I kept in touch with Tom Wohlke for a while. I wrote Guy, checking on the rules of Poker Dice, and offering him a chance to win his cash back sometime. I never had a reply and I still haven't been to Nashville. I saw John Stewart at the Borderline many years later, on his last tour, not long before he died. When he sang 'Mother Country' I cried, and when I saw my friend John Harvey afterwards he said he'd cried too.

You should listen to Guy Clark's 'LA Freeway', a great song about him and his wife Susanna moving from California to Nashville. Jerry Jeff had a hit with that. Or 'Texas 1947', which, even though I'm 10 years younger, and a streamline never appeared through my Connecticut town, is as good a song about growing up in those heady postwar times as I've ever heard. Or 'That Old Time Feeling' which comes and goes in the rain. Or 'The Randall Knife', a talking song, with a haunting nostalgic tune behind it, about his father's life and death. If you want an album, start with Old No. 1, or his live one, Keepers, which has most of his best songs. He and Townes and Steve Earle released a live record, Together at the Bluebird Cafe, in 2001 that's fun. And there was a tribute album, This One's For Him, with various people covering his sons, which came out in 2011. To be honest, I've never listened to it. His last record, My Favorite Picture Of You, came out in 2012, after his second wife Susanna died. It won a Grammy. Clark had been ill for a long time, including ten years with cancer, but kept writing and playing. He died Tuesday. He was 75.

 I think more than anything you should listen to 'Desperados Waiting For A Train', about his grandmother's boyfriend Jack, an oil driller, who raised him the way good grandads do. Here's a link to the original album version. Go to You Tube and listen to how it changes as he gets older. In the last verse, he visits Jack for the last time:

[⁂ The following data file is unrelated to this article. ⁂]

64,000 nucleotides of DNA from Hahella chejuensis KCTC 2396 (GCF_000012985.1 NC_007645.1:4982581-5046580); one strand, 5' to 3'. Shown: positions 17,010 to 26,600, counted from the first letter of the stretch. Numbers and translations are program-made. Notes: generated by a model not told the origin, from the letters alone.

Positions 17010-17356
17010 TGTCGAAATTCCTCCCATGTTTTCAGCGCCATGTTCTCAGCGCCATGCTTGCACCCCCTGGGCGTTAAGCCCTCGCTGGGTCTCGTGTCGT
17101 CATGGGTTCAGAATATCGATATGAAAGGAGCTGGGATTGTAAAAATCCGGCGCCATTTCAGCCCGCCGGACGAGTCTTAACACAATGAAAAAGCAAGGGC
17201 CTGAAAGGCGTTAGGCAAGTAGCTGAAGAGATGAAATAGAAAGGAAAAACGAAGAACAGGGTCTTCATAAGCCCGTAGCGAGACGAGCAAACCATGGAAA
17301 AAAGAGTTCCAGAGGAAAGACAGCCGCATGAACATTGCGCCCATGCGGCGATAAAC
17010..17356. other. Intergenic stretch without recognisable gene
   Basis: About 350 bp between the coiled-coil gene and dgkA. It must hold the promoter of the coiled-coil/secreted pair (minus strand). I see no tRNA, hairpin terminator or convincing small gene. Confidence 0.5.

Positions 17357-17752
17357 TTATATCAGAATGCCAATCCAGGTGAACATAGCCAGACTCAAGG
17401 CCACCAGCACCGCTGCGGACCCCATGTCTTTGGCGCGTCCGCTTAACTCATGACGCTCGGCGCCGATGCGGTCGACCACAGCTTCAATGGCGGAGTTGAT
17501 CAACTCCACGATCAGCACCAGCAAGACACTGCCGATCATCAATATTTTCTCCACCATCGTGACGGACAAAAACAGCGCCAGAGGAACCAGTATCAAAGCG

And then the day before he died I went to see him
I was grown and he was almost gone
So we just closed our eyes and dreamed us up a kitchen
And sang another verse to that old song
Come on, Jack, that son-of-a-bitch is comin.
We're desperados waiting for a train...


RIP Guy Clark. I still owe you another game. 

2 comments :

Anonymous said...

Very nice piece, Mike. I saw the foursome tour in London, too. Clark stopped a heckler in his tracks with a force that would have turned a stone man to cinder.

Tim Adkin said...

Funny that you should juxtapose Stewart and Clark as I link them together also. Back in the 80s I lived in the West Midlands in what was somewhat quaintly called a village outside Dudley. Some local musos then had the inspired idea of promoting gigs in local village halls featuring visiting American musicians starting with John Stewart who (so he said) was on the run from the LA Olympics. The night he played Kingswinford Community Centre was the night of the infamous Budd/Decker Slaney showdown.

Over the next couple of years or so various luminaries appeared at local halls before enthusiastic audiences: Townes Van Zandt, Steve Young (a quite superb performer),Jesse Winchester, Guy Clark and Stewart on at least on more occasion. Clark seemed a bit bemused by his surroundings (it was just before Christmas and he was surrounded by fairy lights still around the stage for the OAP party earlier that day)and was not quite the avuncular performer I expected. However I've lived and loved to his records and will continue to do so. With Clark's death all of those said performers have now gone and I feel like a part of me has gone with them.

Have read and enjoyed your blog for many years now but never previously felt inspired to comment - keep up the good work